After about a week of checking in on the site, a runner from New Hampshire, David Boudreau, popped up looking for a pacer from Green Gate to the finish (20.5 miles). After a couple of emails, Dave decided to take me on as his pacer. Dave sent me his pacing schedule and other relevant information. (I was glad to see that I wasn't the only one who makes out detailed pacing schedules down to the exact minute and for several pace times.)
Since Dave was looking for someone with WS course experience (and I had none), I told him that I would head up to Auburn and scout out a portion of the course after Green Gate. So, along with BRS runners Zapmamak and Running Romeo, we planned a spontaneous trip to the Western States course one Saturday morning a couple weeks ago. (You can read Zap's version of our adventure here on her blog Running Naked on Sharp Pointy Stuff - remember you can't believe everything you read.)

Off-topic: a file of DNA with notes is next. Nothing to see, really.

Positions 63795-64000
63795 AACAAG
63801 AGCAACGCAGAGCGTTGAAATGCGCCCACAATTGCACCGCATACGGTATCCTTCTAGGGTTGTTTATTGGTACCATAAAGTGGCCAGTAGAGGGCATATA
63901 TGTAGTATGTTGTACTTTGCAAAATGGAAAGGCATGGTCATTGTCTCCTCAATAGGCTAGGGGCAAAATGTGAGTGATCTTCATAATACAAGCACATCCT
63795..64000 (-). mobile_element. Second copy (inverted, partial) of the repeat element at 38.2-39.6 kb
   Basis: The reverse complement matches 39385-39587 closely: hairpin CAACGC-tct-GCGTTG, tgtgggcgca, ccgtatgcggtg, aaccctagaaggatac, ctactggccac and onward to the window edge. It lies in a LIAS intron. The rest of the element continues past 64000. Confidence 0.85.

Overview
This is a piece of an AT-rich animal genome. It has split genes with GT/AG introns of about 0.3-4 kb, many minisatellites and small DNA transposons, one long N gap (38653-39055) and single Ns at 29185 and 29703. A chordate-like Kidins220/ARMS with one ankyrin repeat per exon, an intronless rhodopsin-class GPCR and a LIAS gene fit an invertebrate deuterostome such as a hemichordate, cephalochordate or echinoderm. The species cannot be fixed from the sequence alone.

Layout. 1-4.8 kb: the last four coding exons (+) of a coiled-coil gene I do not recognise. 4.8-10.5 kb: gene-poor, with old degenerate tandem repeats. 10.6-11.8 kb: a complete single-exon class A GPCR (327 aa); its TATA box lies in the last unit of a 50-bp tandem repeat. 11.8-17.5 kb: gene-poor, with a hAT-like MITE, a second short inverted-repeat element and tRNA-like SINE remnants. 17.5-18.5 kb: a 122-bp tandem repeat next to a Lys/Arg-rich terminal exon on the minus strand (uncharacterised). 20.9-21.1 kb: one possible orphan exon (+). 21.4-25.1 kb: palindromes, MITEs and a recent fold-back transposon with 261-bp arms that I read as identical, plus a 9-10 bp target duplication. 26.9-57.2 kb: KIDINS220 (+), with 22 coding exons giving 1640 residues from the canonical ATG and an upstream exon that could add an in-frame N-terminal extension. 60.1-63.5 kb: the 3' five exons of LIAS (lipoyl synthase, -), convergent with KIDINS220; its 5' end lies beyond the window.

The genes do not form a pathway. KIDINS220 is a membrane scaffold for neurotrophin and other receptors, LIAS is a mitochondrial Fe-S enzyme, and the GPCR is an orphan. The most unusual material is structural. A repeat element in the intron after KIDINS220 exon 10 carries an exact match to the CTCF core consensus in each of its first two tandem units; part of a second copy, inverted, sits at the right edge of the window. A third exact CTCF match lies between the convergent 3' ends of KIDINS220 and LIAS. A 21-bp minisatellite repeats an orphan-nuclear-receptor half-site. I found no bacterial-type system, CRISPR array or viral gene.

We met up at a Starbucks in Auburn and headed out down highway 49 to drop Zap's car along the roadside for the ride back to the start. Then we headed out into the middle of nowhere down Sliger Mine Road - a long windy little more than 1 1/2 lane paved road. Once at the end of that road, we bumped our way down another mile or so of rutted dirt road to Green Gate - actually a brown gate.
Off we headed down the trail. Rob, aka Running Romeo, was wearing his Lunas while Zap an I were in Merrells. The first few miles were a bit hilly. Since we were fresh, we were able to run most of the smaller hills with some walking on the steeper ones. We made it to Auburn Lake Trails without too much difficulty. However, one of the straps on Rob's Lunas snapped so he decided to go barefoot for a while.